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Cecilia Kennard

Redmaids’ High School, Bristol

It started in East London, then spread like wildfire through England and on to the rest of Britain. Within a few days it had reached the continent, then infected Asia, Africa, and every last country on Earth. Not everyone was affected, there were a few survivors, however only around 4 per cent of the world’s population.
            There was no pattern to it. No way of telling who would be spared and who wouldn’t. No way of predicting who was next.
            Symptom 1: growth of hair.
            Hair begins to cover your entire body, in a rapid and unsightly fashion. Soon a person finds that there is too much for wax or lasers to remove.
            Symptom 2: change of dialect.
            Your speech morphs to become unrecognisable to the human ear. When it first hit my town I was in a conversation with my friend, and then all of a sudden they went mute. For ten minutes they wouldn’t let out a word, until they finally uttered a faint squawk.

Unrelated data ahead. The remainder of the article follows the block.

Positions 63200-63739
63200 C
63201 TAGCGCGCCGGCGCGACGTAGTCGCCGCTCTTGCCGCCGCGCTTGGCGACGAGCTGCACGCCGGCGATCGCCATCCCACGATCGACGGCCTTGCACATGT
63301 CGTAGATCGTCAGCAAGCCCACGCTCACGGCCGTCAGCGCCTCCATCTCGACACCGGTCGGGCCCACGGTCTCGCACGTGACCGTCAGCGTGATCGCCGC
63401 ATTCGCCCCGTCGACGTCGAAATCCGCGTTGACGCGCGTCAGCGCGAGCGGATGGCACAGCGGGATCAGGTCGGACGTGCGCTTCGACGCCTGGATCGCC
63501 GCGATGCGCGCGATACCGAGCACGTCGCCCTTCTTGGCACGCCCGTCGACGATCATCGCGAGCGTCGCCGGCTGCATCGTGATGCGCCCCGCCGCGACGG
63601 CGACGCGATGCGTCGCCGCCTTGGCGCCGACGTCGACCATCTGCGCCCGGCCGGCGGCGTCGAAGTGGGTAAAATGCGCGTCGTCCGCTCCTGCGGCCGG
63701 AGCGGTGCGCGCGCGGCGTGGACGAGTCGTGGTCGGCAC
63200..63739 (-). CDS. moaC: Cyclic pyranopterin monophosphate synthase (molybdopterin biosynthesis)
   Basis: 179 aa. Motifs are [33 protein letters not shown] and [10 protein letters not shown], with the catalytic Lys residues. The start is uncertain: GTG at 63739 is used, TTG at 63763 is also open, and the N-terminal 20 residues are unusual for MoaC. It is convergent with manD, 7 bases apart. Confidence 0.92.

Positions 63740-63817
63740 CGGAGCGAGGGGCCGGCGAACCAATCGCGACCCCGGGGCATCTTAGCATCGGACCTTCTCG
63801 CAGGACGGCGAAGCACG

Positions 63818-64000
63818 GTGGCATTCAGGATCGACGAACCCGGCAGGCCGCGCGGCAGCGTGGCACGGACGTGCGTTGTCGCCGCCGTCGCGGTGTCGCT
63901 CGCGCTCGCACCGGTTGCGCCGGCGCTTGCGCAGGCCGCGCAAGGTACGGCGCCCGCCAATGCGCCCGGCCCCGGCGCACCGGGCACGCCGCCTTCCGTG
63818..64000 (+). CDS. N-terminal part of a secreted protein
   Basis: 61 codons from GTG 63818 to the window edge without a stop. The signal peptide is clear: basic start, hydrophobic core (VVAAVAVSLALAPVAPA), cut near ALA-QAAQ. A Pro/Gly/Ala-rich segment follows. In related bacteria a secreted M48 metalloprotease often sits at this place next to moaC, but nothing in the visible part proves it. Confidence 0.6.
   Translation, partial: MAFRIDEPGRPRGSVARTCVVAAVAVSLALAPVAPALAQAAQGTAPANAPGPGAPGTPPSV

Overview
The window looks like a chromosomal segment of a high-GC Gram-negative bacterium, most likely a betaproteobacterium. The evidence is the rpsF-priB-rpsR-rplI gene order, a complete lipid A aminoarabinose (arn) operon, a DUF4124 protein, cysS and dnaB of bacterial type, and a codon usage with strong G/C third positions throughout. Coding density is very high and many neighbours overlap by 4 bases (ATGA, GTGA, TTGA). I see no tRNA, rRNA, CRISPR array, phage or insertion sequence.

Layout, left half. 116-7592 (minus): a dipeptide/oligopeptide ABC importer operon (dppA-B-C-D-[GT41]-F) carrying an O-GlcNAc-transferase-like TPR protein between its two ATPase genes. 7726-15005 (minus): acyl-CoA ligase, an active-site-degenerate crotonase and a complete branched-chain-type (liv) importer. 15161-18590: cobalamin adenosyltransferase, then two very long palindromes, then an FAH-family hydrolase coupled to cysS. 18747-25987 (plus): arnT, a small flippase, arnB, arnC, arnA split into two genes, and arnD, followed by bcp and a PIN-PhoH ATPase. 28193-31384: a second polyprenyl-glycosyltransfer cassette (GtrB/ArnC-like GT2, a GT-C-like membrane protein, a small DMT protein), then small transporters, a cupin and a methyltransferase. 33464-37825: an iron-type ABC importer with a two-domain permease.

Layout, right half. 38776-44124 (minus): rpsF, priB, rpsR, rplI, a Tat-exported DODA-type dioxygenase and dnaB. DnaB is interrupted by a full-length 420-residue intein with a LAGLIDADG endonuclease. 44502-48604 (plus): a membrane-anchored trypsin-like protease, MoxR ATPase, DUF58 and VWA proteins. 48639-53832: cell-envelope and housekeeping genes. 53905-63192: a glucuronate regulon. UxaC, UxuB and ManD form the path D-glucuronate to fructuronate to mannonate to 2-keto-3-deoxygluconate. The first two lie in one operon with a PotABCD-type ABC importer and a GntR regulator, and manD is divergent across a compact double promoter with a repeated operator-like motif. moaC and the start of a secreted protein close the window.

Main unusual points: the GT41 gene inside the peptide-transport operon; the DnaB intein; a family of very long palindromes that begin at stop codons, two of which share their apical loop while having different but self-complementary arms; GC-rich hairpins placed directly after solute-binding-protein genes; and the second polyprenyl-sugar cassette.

Symptom 3: change of appetite.
            Sudden intense craving, varies person to person. For example: one morning my brother had a sudden yearning for grass. He was utterly transfixed: if he wasn’t eating it, he was simply staring at it. My father, on the other hand, just craved raw meat … any kind of raw meat.
            Symptom 4: clear physical metamorphosis.
            Your whole body transforms. My mother shrank. On the day of her transformation, my brother and I checked her height every hour. Computing in a meticulous fashion, we found that she had  lost exactly five inches an hour, until she reached her final insectile state. On the other hand, my brother began walking on all fours, before slender horns and limbs appeared. Soon my father followed.
            I am not infected. Instead, I am the hunter, gun pointed at the head of the lion, who had been my father, holding a gazelle between his teeth.